senate Bill S975A

Directs state university trustees to promulgate and enforce a sweat-free code of conduct for the licensing and purchase of apparel at colleges of state university

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Bill Status


  • Introduced
  • In Committee
  • On Floor Calendar
    • Passed Senate
    • Passed Assembly
  • Delivered to Governor
  • Signed/Vetoed by Governor
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actions

  • 05 / Jan / 2011
    • REFERRED TO HIGHER EDUCATION
  • 04 / Jan / 2012
    • REFERRED TO HIGHER EDUCATION
  • 29 / Feb / 2012
    • AMEND AND RECOMMIT TO HIGHER EDUCATION
  • 29 / Feb / 2012
    • PRINT NUMBER 975A

Summary

Directs the state university trustees to promulgate and enforce a sweat-free code of conduct for the licensing and purchase of apparel at colleges and universities of the state university; requires provision in contracts with apparel manufacturers providing for the termination thereof if the manufacturer uses a sweatshop; requires that at least one member of the special task force on the apparel industry be a representative of the state university of New York.

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Bill Details

Versions:
S975
S975A
Legislative Cycle:
2011-2012
Current Committee:
Senate Higher Education
Law Section:
Education Law
Laws Affected:
Add §361, Ed L; amd §342, Lab L
Versions Introduced in 2009-2010 Legislative Cycle:
S5609

Sponsor Memo

BILL NUMBER:S975A REVISED 03/02/12

TITLE OF BILL:
An act to amend the education law, in relation to establishing a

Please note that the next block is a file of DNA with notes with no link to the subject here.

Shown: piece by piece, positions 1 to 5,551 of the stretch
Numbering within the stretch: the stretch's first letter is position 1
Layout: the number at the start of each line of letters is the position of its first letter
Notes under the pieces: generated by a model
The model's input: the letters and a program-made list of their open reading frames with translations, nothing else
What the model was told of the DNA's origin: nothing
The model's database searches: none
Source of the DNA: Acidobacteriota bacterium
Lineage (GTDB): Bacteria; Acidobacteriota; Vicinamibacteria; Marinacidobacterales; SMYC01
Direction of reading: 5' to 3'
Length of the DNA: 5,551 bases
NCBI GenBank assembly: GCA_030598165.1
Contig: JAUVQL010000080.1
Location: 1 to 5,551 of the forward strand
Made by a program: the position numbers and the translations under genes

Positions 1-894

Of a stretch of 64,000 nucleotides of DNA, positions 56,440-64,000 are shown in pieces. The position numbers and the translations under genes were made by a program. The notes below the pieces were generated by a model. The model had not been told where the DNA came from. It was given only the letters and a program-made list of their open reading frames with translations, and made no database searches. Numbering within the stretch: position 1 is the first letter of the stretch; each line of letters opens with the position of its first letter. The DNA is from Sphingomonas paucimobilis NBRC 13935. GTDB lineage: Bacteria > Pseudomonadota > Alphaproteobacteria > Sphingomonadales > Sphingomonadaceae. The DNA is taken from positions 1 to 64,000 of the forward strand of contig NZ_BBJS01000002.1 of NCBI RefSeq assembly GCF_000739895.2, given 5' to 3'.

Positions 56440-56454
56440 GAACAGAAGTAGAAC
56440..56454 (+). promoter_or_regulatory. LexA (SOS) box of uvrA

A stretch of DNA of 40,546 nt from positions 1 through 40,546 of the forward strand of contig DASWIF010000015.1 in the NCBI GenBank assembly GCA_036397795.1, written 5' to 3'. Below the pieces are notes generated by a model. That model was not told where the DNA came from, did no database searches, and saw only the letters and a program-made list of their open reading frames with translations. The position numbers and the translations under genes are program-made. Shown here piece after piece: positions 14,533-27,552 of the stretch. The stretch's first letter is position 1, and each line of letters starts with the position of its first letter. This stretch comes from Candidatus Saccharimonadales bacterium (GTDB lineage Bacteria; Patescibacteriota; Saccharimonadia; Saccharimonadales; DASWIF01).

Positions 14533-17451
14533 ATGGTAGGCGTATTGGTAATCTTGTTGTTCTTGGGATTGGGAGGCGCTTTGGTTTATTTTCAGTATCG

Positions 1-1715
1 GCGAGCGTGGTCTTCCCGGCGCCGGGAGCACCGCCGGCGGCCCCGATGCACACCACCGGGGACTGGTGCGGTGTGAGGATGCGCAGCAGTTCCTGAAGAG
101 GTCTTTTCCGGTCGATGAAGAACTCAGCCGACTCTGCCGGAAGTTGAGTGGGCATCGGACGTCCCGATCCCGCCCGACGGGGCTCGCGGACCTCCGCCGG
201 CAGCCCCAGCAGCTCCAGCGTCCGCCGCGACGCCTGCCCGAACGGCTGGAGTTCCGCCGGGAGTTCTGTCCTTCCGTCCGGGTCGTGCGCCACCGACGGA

sweat-free code of conduct for apparel licensed by the colleges and
universities of the state university; and to amend the labor law, in
relation to the special task force for the apparel industry

PURPOSE:
The Ethical Business Conduct in Higher Education Act.

Directs state university trustees to promulgate and enforce a
sweat-free code of conduct for the licensing and purchase of apparel
at colleges of state university.

SUMMARY OF PROVISIONS:
Section 1. The name of the act is The Ethical Business Conduct in
Higher Education Act.

Section 2 provides for legislative intent.

Section 3 amends the education law by adding section 361 to require
SUNY to issue rules prohibiting its campuses from affiliating with
sweatshops, provides a time line for all campuses to comply, and
requires campuses to include "null and void" clauses if their
contractors are found to use sweatshops.

On or before January 31st, 2013 the chancellor must submit to the
state university trustees a code of conduct to accomplish above. On or
before September 1st, 2013, the chancellor must submit to the
legislature and the governor a preliminary report of which
institutions no longer affiliate with the sweatshops for apparel and
which institutions have joined the Workers Rights Consortium and the
Designated Supplier Program.

JUSTIFICATION:
Presently 60 of the 64 state university campuses have failed to take
the example or lead of the universities at Albany and Buffalo, which
have adopted the Designated Supplier Program, and the colleges at New
Paltz and Cortland, all four of which have affiliated with the Worker
Rights Consortium to ensure sweat-free manufacturing.

For almost two decades labor, religious, and student groups have made
some progress towards putting an end to sweatshop labor practices.
However, it is time for the SUNY Central Administration to issue rules
for all of its campuses which will bring an end to its relationships
with sweatshops.

Rutgers University, the University of California and Washington State